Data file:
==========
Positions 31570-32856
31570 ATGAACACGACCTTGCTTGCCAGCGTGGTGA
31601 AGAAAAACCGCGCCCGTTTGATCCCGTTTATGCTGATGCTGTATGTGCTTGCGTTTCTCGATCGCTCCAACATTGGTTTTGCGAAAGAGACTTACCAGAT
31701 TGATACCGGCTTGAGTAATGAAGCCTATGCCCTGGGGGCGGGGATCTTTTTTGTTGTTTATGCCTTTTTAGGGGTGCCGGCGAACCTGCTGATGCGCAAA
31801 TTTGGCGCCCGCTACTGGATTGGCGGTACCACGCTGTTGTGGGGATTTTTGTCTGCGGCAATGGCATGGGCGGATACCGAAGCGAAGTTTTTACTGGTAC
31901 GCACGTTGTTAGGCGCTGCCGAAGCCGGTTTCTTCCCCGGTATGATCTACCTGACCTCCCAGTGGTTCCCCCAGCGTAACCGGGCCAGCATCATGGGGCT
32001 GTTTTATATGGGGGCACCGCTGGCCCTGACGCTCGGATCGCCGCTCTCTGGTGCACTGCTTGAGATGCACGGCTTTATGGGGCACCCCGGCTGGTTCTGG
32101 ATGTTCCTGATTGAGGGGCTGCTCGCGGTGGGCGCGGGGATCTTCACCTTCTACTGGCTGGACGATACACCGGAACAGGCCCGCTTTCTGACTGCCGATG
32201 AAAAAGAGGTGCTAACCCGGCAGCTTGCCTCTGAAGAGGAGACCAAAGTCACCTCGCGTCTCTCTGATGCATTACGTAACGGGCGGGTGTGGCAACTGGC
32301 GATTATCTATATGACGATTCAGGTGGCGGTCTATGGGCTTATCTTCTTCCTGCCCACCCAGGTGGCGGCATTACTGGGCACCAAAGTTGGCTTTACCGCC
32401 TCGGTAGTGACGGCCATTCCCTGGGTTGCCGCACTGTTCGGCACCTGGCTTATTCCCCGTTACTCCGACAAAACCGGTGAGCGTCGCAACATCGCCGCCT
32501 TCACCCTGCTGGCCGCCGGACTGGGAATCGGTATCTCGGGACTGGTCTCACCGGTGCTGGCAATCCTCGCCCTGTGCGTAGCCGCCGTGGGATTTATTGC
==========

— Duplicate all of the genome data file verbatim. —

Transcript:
Positions 31570-32856
31570 ATGAACACGACCTTGCTTGCCAGCGTGGTGA
31601 AGAAAAACCGCGCCCGTTTGATCCCGTTTATGCTGATGCTGTATGTGCTTGCGTTTCTCGATCGCTCCAACATTGGTTTTGCGAAAGAGACTTACCAGAT
31701 TGATACCGGCTTGAGTAATGAAGCCTATGCCCTGGGGGCGGGGATCTTTTTTGTTGTTTATGCCTTTTTAGGGGTGCCGGCGAACCTGCTGATGCGCAAA
31801 TTTGGCGCCCGCTACTGGATTGGCGGTACCACGCTGTTGTGGGGATTTTTGTCTGCGGCAATGGCATGGGCGGATACCGAAGCGAAGTTTTTACTGGTAC
31901 GCACGTTGTTAGGCGCTGCCGAAGCCGGTTTCTTCCCCGGTATGATCTACCTGACCTCCCAGTGGTTCCCCCAGCGTAACCGGGCCAGCATCATGGGGCT
32001 GTTTTATATGGGGGCACCGCTGGCCCTGACGCTCGGATCGCCGCTCTCTGGTGCACTGCTTGAGATGCACGGCTTTATGGGGCACCCCGGCTGGTTCTGG
32101 ATGTTCCTGATTGAGGGGCTGCTCGCGGTGGGCGCGGGGATCTTCACCTTCTACTGGCTGGACGATACACCGGAACAGGCCCGCTTTCTGACTGCCGATG
32201 AAAAAGAGGTGCTAACCCGGCAGCTTGCCTCTGAAGAGGAGACCAAAGTCACCTCGCGTCTCTCTGATGCATTACGTAACGGGCGGGTGTGGCAACTGGC
32301 GATTATCTATATGACGATTCAGGTGGCGGTCTATGGGCTTATCTTCTTCCTGCCCACCCAGGTGGCGGCATTACTGGGCACCAAAGTTGGCTTTACCGCC
32401 TCGGTAGTGACGGCCATTCCCTGGGTTGCCGCACTGTTCGGCACCTGGCTTATTCCCCGTTACTCCGACAAAACCGGTGAGCGTCGCAACATCGCCGCCT
32501 TCACCCTGCTGGCCGCCGGACTGGGAATCGGTATCTCGGGACTGGTCTCACCGGTGCTGGCAATCCTCGCCCTGTGCGTAGCCGCCGTGGGATTTATTGC